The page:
The new regulation has been recommended for promulgation to the Minister of Labour. It provides that compliance with the national standard on the GHS and the current national system is allowed during the transition period so that the transition at a national level is facilitated while at the same time accommodating international trade requirements. The transitional period has been aligned with that of international trading partners and is now 3 years for substances and 7 years for mixtures Following the promulgation of the GHS regulation, an inter-departmental committee will be established in by the Department of Labour to develop a coordinated legislative implementation strategy to ensure elimination of overlap of jurisdictional mandates.

The harmonized legislative implementation strategy will include compliance and enforcement requirements, appropriate budget allocations, support to industry for transition and establishment of a permanent approach to ongoing input into international discussions and alignment of the effective dates of all legislative amendments. Awareness raising is to be undertaken at all forums dealing with chemical safety and once the Regulations have been promulgated, programmes focused on employers will be launched.

Specific courses to empower workers in understanding the elements of GHS within a specific Occupational Health and Safety focus should be developed.

In consensus among all responsible authorities has been reached to implement GHS into Swiss legislation. This intention was also supported by all Swiss companies which have been interviewed in the context of an economic impact assessment. Thereby the implementation of the GHS, harmonised with the European Union in terms of contents, starting time and duration of the overall transition period, was considered as the most favorable option by all stakeholders. To meet these requirements the introduction of GHS in Switzerland will follow a multi-step process.

On 1 February , entry into force of the amended Swiss chemicals ordinance with a view to facilitate trade of chemicals that are already labelled according to GHS. However, additional hazard classes of the GHS are accepted on product labels. At present, the GHS option is limited to products sold to professional users but an extension of the option to consumer products is planned at a later stage and will be supported by additional information for consumers.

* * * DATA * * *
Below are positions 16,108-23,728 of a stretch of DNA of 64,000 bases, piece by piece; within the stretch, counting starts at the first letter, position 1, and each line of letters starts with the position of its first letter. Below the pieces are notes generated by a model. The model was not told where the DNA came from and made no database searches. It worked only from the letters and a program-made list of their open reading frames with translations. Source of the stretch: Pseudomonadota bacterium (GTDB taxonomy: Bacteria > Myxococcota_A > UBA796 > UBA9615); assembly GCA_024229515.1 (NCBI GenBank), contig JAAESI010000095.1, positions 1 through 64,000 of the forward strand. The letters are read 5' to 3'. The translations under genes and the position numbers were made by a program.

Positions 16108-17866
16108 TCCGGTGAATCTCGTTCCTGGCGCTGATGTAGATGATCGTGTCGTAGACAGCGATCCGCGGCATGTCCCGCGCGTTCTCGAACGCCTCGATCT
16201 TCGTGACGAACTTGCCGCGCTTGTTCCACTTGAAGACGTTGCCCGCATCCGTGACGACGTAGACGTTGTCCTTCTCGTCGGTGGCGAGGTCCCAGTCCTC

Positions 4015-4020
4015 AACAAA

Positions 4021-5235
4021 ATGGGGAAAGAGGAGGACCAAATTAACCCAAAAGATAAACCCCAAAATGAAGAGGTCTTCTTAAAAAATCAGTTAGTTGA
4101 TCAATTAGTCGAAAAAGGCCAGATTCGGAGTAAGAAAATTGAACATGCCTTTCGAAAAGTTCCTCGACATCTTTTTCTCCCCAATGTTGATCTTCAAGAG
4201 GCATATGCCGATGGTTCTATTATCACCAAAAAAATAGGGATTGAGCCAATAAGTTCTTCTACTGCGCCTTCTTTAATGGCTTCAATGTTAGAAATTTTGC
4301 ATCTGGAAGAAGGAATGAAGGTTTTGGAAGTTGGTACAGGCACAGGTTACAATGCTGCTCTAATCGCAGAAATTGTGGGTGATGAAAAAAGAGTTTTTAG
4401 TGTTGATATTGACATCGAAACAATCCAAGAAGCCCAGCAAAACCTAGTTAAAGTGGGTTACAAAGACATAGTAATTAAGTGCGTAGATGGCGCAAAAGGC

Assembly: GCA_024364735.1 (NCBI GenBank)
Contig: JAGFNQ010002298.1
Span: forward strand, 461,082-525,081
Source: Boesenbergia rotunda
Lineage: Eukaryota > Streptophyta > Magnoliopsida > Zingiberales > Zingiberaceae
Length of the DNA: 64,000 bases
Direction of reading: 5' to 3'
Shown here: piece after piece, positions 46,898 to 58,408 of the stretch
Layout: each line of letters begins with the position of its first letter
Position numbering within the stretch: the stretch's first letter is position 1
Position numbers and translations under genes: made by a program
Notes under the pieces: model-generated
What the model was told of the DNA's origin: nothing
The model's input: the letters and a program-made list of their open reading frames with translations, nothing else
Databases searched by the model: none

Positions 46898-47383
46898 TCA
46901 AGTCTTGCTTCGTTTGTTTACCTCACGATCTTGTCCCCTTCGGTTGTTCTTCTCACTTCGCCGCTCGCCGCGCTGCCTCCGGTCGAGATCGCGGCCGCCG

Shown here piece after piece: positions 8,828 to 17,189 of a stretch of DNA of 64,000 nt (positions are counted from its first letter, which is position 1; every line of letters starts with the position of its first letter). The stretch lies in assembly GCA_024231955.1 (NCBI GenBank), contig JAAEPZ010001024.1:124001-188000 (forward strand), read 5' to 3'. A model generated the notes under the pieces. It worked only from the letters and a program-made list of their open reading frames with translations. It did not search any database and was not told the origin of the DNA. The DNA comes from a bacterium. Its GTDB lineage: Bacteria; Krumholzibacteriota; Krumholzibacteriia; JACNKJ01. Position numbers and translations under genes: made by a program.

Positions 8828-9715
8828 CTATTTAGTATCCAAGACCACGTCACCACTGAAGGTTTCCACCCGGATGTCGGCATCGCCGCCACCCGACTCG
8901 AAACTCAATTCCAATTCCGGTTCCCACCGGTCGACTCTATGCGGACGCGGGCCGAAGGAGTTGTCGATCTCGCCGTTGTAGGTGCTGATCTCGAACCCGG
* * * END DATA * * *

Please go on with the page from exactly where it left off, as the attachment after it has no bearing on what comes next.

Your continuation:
In the next years further steps will be necessary to fully implement the GHS. An obligation to classify and label all substances and mixtures according to GHS, including consumer products, biocides and pant protection products. The introduction of transitional provisions for the reclassification of substances and mixtures and the abrogation of the current system by Amendment of Swiss downstream legislation acts e.

Ministry of Public Health: Hazardous Substance Act of B. Label and toxic level of hazardous substances under Department of Agriculture control B. Labels and toxic levels of hazardous substances under Food and Drug Administration control B. Duty of Factory Enterprises B. Workplace safety related to dangerous substances B.

GHS implementation status Transport of dangerous goods Implemented For international transport of dangerous goods, see Implementation through international legal instruments, recommendations, codes and guidelines National legislation for the transport of dangerous goods in Thailand is based on the UN Recommendations on the Transport of Dangerous goods: General requirements for multi-modal transport of dangerous goods B.

Requirements for the transport of dangerous goods by road and rail B. Creation of a National GHS Implementation Sub-Committee, under the Hazardous Substance Committee, with the participation of representatives from Government agencies and from stakeholder groups in business and industry, as well as public interest and labour organizations First draft of the Notification of Ministry of Industry B.

Focal Point Ministry of Environment and Urbanization: It is mandatory for substances since 1 June and will become mandatory for mixtures as from 1 June United States of America. Additional information and guidance is available at OSHA's website Transport of dangerous goods GHS implementation status Implemented For international transport of dangerous goods, see Implementation through international legal instruments, recommendations, codes and guidelines For national transport: Department of Transportation DOT: In October , the EPA conducted a public meeting with stakeholders to review the issues raised in the White Paper and comments, and to solicit additional input on possible ways forward.